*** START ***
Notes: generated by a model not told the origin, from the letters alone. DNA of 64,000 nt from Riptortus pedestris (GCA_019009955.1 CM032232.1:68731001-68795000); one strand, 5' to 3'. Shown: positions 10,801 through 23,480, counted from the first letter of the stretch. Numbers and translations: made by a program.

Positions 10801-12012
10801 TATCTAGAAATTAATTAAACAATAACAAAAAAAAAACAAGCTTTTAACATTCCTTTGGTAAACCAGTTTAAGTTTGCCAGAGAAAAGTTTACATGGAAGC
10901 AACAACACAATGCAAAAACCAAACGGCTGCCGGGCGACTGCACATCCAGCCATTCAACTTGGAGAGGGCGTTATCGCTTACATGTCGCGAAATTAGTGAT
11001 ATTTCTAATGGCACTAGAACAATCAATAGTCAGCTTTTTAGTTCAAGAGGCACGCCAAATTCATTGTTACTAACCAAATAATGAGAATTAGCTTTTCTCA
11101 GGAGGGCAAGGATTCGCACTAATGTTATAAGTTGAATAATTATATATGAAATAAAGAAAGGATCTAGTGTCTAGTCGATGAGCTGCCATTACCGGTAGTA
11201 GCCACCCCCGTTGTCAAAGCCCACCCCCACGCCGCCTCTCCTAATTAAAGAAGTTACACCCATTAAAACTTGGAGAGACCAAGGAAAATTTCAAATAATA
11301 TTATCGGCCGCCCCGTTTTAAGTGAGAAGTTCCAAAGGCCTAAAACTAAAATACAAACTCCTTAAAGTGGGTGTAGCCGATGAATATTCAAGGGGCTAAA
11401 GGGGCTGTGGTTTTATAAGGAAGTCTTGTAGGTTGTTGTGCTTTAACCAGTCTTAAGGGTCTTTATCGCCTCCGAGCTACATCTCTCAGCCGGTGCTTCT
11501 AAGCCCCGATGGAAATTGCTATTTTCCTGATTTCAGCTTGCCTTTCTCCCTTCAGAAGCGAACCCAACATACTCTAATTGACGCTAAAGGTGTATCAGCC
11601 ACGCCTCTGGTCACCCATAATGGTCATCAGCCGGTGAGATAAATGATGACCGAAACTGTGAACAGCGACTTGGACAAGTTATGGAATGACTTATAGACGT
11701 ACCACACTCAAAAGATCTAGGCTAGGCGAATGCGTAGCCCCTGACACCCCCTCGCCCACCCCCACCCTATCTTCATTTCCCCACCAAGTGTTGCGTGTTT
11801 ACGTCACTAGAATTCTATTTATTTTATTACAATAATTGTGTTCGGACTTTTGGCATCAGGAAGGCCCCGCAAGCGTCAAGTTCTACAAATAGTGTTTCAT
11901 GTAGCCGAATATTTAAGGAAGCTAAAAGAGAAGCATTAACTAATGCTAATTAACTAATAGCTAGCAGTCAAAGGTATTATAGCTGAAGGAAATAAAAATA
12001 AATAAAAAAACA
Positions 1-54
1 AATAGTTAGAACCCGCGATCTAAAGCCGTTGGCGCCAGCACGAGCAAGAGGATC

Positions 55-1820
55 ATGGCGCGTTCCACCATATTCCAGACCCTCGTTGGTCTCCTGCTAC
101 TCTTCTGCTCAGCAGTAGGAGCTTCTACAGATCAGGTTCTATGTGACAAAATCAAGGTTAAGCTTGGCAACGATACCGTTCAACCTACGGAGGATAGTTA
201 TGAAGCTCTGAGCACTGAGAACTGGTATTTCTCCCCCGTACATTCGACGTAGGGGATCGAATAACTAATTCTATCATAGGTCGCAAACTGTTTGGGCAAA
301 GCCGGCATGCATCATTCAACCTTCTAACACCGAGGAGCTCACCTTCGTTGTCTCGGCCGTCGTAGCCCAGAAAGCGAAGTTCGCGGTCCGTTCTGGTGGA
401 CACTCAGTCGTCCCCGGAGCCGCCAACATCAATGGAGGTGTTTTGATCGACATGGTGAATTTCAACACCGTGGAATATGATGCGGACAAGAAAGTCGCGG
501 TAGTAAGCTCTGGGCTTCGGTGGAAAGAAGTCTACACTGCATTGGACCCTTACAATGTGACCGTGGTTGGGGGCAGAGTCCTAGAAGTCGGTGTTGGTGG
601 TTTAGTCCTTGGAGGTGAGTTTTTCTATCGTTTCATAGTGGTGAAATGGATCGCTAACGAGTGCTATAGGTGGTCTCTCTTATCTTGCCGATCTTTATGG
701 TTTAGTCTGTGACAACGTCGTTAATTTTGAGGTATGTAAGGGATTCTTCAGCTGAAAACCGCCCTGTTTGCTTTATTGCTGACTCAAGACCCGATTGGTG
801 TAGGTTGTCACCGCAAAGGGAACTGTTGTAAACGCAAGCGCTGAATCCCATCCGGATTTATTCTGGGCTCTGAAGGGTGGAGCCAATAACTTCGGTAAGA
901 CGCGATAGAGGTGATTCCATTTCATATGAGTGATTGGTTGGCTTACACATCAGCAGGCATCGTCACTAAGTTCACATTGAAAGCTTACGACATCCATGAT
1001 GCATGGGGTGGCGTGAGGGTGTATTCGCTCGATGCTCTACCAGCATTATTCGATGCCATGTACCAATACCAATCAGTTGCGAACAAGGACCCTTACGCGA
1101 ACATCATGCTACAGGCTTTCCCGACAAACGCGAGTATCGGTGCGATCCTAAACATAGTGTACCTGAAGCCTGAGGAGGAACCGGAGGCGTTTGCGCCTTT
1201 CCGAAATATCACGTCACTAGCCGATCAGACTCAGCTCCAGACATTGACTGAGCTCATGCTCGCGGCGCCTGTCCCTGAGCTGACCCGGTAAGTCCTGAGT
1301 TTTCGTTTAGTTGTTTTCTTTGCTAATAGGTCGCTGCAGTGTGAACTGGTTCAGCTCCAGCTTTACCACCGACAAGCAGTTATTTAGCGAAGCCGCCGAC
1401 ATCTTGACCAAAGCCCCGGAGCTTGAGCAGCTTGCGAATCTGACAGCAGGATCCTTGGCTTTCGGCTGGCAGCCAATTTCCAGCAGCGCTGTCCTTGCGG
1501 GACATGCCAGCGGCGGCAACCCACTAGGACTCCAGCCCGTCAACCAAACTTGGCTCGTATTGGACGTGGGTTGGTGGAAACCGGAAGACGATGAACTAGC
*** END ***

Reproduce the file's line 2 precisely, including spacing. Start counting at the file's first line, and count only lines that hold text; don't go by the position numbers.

Positions 10801-12012